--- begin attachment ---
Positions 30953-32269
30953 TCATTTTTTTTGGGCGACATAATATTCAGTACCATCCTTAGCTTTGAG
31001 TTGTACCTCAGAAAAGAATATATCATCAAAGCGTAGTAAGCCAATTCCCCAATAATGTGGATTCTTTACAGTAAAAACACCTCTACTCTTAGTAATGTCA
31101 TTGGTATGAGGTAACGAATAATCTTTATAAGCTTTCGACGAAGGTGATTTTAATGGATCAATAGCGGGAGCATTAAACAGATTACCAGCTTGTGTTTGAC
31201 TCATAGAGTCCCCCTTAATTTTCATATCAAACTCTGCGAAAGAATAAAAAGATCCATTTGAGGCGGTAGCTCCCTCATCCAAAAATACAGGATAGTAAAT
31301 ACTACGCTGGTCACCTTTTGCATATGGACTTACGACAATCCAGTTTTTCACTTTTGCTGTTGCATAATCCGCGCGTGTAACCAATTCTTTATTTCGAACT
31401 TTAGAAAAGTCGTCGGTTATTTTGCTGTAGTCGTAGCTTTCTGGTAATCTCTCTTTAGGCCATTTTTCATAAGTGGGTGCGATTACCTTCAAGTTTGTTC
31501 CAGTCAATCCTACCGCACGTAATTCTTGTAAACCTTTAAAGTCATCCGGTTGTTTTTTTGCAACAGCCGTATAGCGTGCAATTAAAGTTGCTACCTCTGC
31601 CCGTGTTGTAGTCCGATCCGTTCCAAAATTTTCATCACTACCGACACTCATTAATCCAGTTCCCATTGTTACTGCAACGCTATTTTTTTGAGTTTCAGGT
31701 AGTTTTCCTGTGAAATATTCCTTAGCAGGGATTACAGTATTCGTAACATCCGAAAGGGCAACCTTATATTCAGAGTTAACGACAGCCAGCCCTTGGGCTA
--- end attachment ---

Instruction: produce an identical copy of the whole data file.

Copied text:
Positions 30953-32269
30953 TCATTTTTTTTGGGCGACATAATATTCAGTACCATCCTTAGCTTTGAG
31001 TTGTACCTCAGAAAAGAATATATCATCAAAGCGTAGTAAGCCAATTCCCCAATAATGTGGATTCTTTACAGTAAAAACACCTCTACTCTTAGTAATGTCA
31101 TTGGTATGAGGTAACGAATAATCTTTATAAGCTTTCGACGAAGGTGATTTTAATGGATCAATAGCGGGAGCATTAAACAGATTACCAGCTTGTGTTTGAC
31201 TCATAGAGTCCCCCTTAATTTTCATATCAAACTCTGCGAAAGAATAAAAAGATCCATTTGAGGCGGTAGCTCCCTCATCCAAAAATACAGGATAGTAAAT
31301 ACTACGCTGGTCACCTTTTGCATATGGACTTACGACAATCCAGTTTTTCACTTTTGCTGTTGCATAATCCGCGCGTGTAACCAATTCTTTATTTCGAACT
31401 TTAGAAAAGTCGTCGGTTATTTTGCTGTAGTCGTAGCTTTCTGGTAATCTCTCTTTAGGCCATTTTTCATAAGTGGGTGCGATTACCTTCAAGTTTGTTC
31501 CAGTCAATCCTACCGCACGTAATTCTTGTAAACCTTTAAAGTCATCCGGTTGTTTTTTTGCAACAGCCGTATAGCGTGCAATTAAAGTTGCTACCTCTGC
31601 CCGTGTTGTAGTCCGATCCGTTCCAAAATTTTCATCACTACCGACACTCATTAATCCAGTTCCCATTGTTACTGCAACGCTATTTTTTTGAGTTTCAGGT
31701 AGTTTTCCTGTGAAATATTCCTTAGCAGGGATTACAGTATTCGTAACATCCGAAAGGGCAACCTTATATTCAGAGTTAACGACAGCCAGCCCTTGGGCTA